Healthcare professionals offer solutions to problems. Doctors at community healthcare offer a solution to another problem every 10-15 minutes. Meanwhile the people seen there are making choices that seem entirely unrelated.

I’ll eat this, I’ll drink that, I’ll spend my money on this. I’ll work here. I’ll interact with these people. I’ll frame my problem like this…..

Some seemingly unrelated choices impact on the solutions offered by their health practitioner. It may be that people carry on making choices that undo all the benefits offered in prescribed, neatly packaged and costly labelled boxes.

If you are in healthcare how do you know the solutions you are offering are effective or even the best available? Could you do better?

Picture by World Bank Photo Collection

Do you use aids to help you explain?

If your job involves explaining complicated ideas- and let’s face it nothing is simple in medicine- do you use models or aids of any kind?

if not, why not? If you do what do you use and how do you know they work? How do you explain sciatica, heart disease, asthma, cancer?

Physicians cannot control all the reasons for patients pursuing legal atonement but they are able to determine the quality of their connection with them, by improving their communication skills and techniques. Law-suits for medical negligence can be lowered or prevented by taking steps to keep patients content, thus making them more compliant to the treatment, adhering to the medical policies and procedures. Tevanov et al 

Picture by MilitaryHealth

Are you sure you will focus on the right problem?

In any business where you are paid to solve problems you need to be clear that you are indeed solving the right problem. Doctors can frame the problem in many ways- if their patient has been brought in after a car accident then ‘the problem’ is  clearly the broken leg or the bleeding wound. What’s much less obvious is the problem that needs to be solved in all other circumstances.

In the moment you are sitting in front of the doctor the problem isn’t the runny nose, the headache, the sore throat or the anxiety. Being told it’s just a virus won’t help. You need that  doctor to give you their undivided attention and to see the context in which you are experiencing that discomfort. To acknowledge your distress. There is ‘no cure’ for a viral upper respiratory tract infection and you knew that before you walked into that office. Right?

Pcture by Luis Sarabia

How do you end your meetings?

We know how to start a meeting- we stand up, shake hands, say hello, smile. But what’s the best way to end a meeting? It matters for one reason:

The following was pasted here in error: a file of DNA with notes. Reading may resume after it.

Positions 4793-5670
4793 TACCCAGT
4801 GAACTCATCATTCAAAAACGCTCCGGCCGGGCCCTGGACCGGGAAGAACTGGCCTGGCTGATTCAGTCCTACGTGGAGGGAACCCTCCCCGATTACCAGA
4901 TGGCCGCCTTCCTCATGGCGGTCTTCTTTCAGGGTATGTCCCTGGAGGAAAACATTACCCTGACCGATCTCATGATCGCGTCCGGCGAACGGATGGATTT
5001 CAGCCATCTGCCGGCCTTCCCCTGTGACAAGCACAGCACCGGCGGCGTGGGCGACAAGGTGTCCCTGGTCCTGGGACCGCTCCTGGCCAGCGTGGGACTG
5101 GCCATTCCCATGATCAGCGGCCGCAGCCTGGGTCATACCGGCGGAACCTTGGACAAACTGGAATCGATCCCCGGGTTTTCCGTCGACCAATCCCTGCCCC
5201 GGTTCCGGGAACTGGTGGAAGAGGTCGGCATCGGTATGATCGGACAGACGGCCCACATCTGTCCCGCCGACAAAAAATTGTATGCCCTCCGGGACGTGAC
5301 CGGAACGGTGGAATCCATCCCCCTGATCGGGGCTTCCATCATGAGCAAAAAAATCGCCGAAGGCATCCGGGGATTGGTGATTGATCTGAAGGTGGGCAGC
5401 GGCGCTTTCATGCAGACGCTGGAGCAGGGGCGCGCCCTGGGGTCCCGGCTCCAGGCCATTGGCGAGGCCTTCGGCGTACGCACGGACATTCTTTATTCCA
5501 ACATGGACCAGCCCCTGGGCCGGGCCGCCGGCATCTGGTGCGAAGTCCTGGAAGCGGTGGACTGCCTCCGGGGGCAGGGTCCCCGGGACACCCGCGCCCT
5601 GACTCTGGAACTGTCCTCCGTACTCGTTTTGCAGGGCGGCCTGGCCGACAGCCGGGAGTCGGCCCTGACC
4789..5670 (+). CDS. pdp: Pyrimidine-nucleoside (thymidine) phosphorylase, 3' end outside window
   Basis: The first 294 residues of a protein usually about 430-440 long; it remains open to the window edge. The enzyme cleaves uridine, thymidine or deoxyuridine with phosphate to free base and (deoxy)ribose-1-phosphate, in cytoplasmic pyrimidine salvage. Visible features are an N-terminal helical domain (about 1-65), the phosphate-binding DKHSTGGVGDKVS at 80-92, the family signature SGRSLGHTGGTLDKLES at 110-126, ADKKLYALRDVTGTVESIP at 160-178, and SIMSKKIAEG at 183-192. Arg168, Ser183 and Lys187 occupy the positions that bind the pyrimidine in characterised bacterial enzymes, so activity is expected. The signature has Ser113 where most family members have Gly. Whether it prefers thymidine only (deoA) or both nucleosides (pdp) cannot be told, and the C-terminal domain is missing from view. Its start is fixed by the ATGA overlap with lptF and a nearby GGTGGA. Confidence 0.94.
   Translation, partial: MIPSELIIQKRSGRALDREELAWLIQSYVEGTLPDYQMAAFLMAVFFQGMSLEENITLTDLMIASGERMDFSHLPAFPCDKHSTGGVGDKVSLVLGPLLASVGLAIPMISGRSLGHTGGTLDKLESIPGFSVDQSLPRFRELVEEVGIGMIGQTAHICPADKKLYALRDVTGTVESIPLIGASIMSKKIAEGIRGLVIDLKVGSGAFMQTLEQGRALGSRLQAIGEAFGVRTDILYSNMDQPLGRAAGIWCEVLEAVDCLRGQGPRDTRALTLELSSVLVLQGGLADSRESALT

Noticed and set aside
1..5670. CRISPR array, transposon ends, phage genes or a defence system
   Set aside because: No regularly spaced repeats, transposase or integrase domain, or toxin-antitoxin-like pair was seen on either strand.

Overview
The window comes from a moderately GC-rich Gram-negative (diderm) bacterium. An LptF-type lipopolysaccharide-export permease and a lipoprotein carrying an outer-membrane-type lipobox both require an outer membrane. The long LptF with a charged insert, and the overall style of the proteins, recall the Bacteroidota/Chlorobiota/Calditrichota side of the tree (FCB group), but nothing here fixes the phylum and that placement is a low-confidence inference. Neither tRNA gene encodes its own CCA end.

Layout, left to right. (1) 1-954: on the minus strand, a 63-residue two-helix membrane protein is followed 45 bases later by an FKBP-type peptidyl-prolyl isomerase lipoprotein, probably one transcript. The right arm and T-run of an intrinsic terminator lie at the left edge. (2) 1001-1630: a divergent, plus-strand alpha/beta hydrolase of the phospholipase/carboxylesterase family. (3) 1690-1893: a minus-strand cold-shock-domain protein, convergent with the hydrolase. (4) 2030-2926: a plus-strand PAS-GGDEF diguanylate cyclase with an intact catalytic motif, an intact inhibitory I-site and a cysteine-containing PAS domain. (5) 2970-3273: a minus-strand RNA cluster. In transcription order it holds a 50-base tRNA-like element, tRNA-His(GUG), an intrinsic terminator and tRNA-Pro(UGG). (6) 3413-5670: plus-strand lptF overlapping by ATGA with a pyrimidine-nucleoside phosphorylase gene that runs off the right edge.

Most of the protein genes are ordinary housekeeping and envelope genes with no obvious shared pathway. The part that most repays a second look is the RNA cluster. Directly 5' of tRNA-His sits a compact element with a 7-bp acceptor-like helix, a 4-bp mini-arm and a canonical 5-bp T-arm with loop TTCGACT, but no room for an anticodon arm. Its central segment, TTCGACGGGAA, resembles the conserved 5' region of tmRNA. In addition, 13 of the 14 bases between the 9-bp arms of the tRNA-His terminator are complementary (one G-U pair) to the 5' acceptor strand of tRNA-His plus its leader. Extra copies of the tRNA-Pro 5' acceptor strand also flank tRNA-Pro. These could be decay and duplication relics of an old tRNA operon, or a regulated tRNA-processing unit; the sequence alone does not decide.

The peak–end rule is a psychological heuristic in which people judge an experience largely based on how they felt at its peak (i.e., its most intense point) and at its end, rather than based on the total sum or average of every moment of the experience. The effect occurs regardless of whether the experience is pleasant or unpleasant. Wikipedia

If you are a doctor this is all the more important because people generally don’t seek a meeting with you because all is well. They may be experiencing all sorts of unpleasant feelings. So how do you end that meeting? How do you know it’s working?

Picture by Peter Lee

Why medical tests can be misleading

If you have had to consult a healthcare practitioner there will almost certainly have been an occasion when you were advised to have a test or X-ray. But to what extent could you have been misled by the results of that test? Well it depends. The issue may seem complex but the science need not be inaccessible.

Purpose: To conduct a video vignette survey of medical students and doctors investigating test ordering for patients presenting with self-limiting or minor illness.

Methods: Participants were shown six video vignettes of common self-limiting illnesses and invited to devise investigation and management plans for the patients’ current presentation. The number of tests ordered was compared with those recommended by an expert panel. A Theory of Planned Behaviour Questionnaire explored participants’ beliefs and attitudes about ordering tests in the context of self-limiting illness.

Results: Participants (n=61) were recruited from across Australia. All participants ordered at least one test that was not recommended by the experts in most cases. Presentations that focused mainly on symptoms (eg, in cases with bowel habit disturbance and fatigue) resulted in more tests being ordered. A test not recommended by experts was ordered on 54.9% of occasions. With regard to attitudes to test ordering, junior doctors were strongly influenced by social norms. The number of questionable tests ordered in this survey of 366 consultations has a projected cost of $17 000.

Conclusions: This study suggests that there is some evidence of questionable test ordering by these participants with significant implications for costs to the health system. Further research is needed to explore the extent and reasons for test ordering by junior doctors across a range of clinical settings. D’Souza et al

I summarise the issue in this video:

Picture by Erich Ferdinand

For best results engage the entire decision making apparatus

I’ve been sick for two days. I have a runny nose, headache, cough and I’m tired.

We agreed that it was very unpleasant having these symptoms when you are moving boxes around a warehouse all day. I examined him and found signs of an upper respiratory tract infection but nothing worse. Now comes the crucial part. If you are a doctor what do you say in the circumstances? You must have your speech ready because you will almost certainly consult someone like this every day, probably more than once a day. In an essay published in the BMJ Trisha Greenhalgh and colleagues wrote: